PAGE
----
Now it is time to assemble a plan to take your product to market.  This episode will help you understand the process of taking your idea to the marketplace.

If there is a way to talk to some new business owners in your area about their experiences, this could be helpful.  Some cities have local chambers of commerce and business incubators. A business incubator helps a new business grow into a thriving, healthy business by providing supports. This may include inexpensive office space or business tools like high speed internet or videoconferencing.

A person who is brave enough to try to start a new business, and assumes the majority of the risk, is an entrepreneur. Sometimes a new business based on a new product is called a startup.  According to, only 10% of startups succeed. Thus, it is important to network with other entrepreneurs to have a strong business plan and a supportive network to learn successful practices.

Owning and operating a business is filled with successes and failures. Just know failure isn't all bad, as you can use it to learn what things you would do differently next time in the future.

Here’s a website of now successful entrepreneurs that failed before becoming a success:

Click here: 18 Brutal Business Failures by Wildly Successful Entrepreneurs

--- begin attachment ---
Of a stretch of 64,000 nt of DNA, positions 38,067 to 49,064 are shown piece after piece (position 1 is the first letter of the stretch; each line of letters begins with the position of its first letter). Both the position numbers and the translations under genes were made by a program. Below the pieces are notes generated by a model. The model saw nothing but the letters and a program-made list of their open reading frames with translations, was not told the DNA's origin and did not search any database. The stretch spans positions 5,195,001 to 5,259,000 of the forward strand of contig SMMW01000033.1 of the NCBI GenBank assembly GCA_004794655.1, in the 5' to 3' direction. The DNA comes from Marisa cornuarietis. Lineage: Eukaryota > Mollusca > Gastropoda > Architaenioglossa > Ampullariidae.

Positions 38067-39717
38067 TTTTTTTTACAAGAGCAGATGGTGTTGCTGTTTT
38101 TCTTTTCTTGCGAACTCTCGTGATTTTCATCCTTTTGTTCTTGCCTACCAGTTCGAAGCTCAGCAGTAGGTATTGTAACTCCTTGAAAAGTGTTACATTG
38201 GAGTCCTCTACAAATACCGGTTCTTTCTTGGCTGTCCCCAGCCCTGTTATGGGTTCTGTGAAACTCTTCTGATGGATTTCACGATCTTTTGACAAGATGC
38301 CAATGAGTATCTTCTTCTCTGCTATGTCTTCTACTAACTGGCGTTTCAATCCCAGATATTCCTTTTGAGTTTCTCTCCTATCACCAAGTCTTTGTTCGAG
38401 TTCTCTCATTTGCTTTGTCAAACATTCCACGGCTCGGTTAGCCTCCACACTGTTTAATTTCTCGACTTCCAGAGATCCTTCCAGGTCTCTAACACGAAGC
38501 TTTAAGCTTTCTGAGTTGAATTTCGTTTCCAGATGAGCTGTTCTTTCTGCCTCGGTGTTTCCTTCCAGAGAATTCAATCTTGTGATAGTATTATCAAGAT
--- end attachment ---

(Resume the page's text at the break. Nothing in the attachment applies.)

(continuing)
Looking to learn more about other entrepreneurs that have used failure to succeed? Check out the following website:

Click here: 21 Entrepreneurs Who Failed Big Before Becoming a Success


billgates Bill Gates (pictured to the left) is known today as one of the richest men in the world, a man that helped launch computers into every household. But not everyone knows this billionaire wasn’t always successful. In fact, Bill Gates had to go through failure first before he could reach the top.


TO DO (on your own)

Many of the descriptions on the previous websites don’t tell what the entrepreneur did between the failing experience and the successful one. What do you think may have happened between those two experiences? 

In each of these stories, the person who failed didn’t stop, but kept going. The person learned from their failure.

Do you have persistence and are you ready for rejection? What challenges or obstacles might you face as an entrepreneur? How might these be solved?


TO DO (on your own)

Think back to inventors we talked about in Session 5.  What type of risks did they take? Are you willing to take a risk for your business?  To what degree? Are there any revisions you would make to your idea or design based on the information you found on entrepreneurs' failures? Their successes?

If you have perseverance and are ready to keep going with your business, then you’re going to need to decide how much to charge for your product. 


TO DO (on your own)

It's time to get some focus group feedback on your innovation. A focus group allows you to present your idea for a product or service to potential customers to hear their reactions and thoughts. Share your product idea with at least five other peers and a few adults. Why would it not be good data to just ask your peers? 

Ask each person how much they would pay for the product and write down their answers. While you’re at it, see if they would make any changes to the product or idea and write these down, too.

Next Session 🡆


Produced with funds provided by Burton D. Morgan Foundation


*Think Tank to Shark Tank: From Engineering to Entrepreneurship is in no way affiliated with, associated with, or endorsed by Sony Corporation or Metro-Goldwyn-Mayer Studios Inc.